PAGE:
Press Release – NorthTec
This coming Tuesday marks the start of a new era for the Geoff Wilson Gallery at NorthTec’s Raumanga Campus and the Northland Arts scene. Rebirth of gallery at NorthTec to complement local arts scene
This coming Tuesday marks the start of a new era for the Geoff Wilson Gallery at NorthTec’s Raumanga Campus and the Northland Arts scene.
The spotlight on local artists begins with the works of ten graduates from NorthTec’s Visual Arts programme with Decade 2000-2010, an exhibition that will run from Wednesday, 16 November through until 26 November 10am to 4pm Tuesday to Friday and 10am to 2pm Saturday.
A diverse exhibition, it will feature graduate’s work across a number of different mediums that includes blown glass, painting, photography, large clay ceramics and installation works with Esther Tattersall, given the honour of being able to draw directly onto the wall of the gallery’s window space.
The other artists exhibiting are Amorangi Hikuroa, Wilson O’Halloran, Trish Clarke, Tane Matiu (with Trent Morgan), Steve Biggins, Heather Hunt, Megan Corbett, Evan Heasman and Megan Bowers.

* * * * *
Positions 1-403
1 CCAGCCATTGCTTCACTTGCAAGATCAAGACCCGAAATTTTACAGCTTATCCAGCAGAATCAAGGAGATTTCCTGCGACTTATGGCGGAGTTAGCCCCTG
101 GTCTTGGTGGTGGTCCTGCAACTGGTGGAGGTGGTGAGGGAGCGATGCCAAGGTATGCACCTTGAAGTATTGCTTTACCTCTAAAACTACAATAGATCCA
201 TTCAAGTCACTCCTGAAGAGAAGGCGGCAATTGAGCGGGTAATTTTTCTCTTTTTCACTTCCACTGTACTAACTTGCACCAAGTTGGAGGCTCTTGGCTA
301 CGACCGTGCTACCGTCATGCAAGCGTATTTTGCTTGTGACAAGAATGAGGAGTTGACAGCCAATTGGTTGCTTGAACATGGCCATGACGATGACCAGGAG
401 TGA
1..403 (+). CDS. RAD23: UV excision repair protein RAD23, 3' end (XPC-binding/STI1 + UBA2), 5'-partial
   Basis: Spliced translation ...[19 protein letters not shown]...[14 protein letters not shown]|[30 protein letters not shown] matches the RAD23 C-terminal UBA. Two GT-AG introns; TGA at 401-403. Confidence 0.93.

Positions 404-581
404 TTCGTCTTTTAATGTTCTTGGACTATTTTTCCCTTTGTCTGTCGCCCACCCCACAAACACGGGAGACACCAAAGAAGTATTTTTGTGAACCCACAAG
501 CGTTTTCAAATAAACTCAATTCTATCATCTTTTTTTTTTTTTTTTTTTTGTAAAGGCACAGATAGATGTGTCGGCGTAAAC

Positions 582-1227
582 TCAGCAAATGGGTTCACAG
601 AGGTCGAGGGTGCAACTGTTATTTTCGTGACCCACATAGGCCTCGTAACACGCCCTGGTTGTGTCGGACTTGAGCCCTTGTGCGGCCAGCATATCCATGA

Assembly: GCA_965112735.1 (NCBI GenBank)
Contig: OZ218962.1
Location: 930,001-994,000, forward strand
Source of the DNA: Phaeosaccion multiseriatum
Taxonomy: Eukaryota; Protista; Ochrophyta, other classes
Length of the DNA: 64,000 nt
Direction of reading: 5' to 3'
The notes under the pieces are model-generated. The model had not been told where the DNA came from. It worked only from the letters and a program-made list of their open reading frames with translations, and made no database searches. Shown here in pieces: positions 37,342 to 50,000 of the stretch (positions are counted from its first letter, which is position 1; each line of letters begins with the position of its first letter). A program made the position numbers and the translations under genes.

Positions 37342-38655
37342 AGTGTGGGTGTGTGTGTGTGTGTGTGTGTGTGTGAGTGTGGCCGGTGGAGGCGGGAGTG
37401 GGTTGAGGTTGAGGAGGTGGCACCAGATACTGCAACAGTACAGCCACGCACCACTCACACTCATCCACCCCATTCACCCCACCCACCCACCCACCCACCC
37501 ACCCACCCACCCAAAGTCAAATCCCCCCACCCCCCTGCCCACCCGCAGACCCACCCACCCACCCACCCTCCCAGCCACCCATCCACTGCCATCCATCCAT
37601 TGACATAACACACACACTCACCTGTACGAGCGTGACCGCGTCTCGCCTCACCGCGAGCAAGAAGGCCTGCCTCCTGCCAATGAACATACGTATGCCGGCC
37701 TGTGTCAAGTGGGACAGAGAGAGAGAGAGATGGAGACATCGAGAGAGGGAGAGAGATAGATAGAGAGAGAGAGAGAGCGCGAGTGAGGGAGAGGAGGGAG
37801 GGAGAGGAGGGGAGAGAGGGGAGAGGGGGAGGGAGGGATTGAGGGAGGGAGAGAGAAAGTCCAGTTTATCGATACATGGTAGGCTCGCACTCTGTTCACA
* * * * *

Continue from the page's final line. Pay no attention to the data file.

The gallery is the centrepiece of the new Arts Centre now operating in place of the old Trade buildings at the Whangarei campus, which will be fully completed next year.
At 25 metres long and eight metres wide, the gallery has 200sqm of floor space and high ceilings with multiple spaces to allow for different types of work to be shown in appropriate settings, ranging from the small and intimate, to large scale sculptural work. The exterior is a distinctive black with glass walls at either end.
One room will also be dedicated to audio visual displays, which for the opening exhibition will feature Tane Matiu’s and Trent Morgan’s comment on social interaction in the digital age posing a series of questions relating to the importance of displaying art in a gallery.
Geoff Wilson Gallery Curator, Vaughan Gunson says the new gallery will be a space for NorthTec students and tutors to exhibit in, but that there would also be a programme to include Northland’s best artists.
He says the gallery will primarily be a space for people to visit, to see and experience and discuss the creative works on display that nicely complements the flourishing arts scene in and around Whangarei.
“As well as quality art, we want to be able to put together shows that talk about issues that relate to living in the 21st century. The great thing about galleries is that they can be spaces for facilitating dialogue,” he said.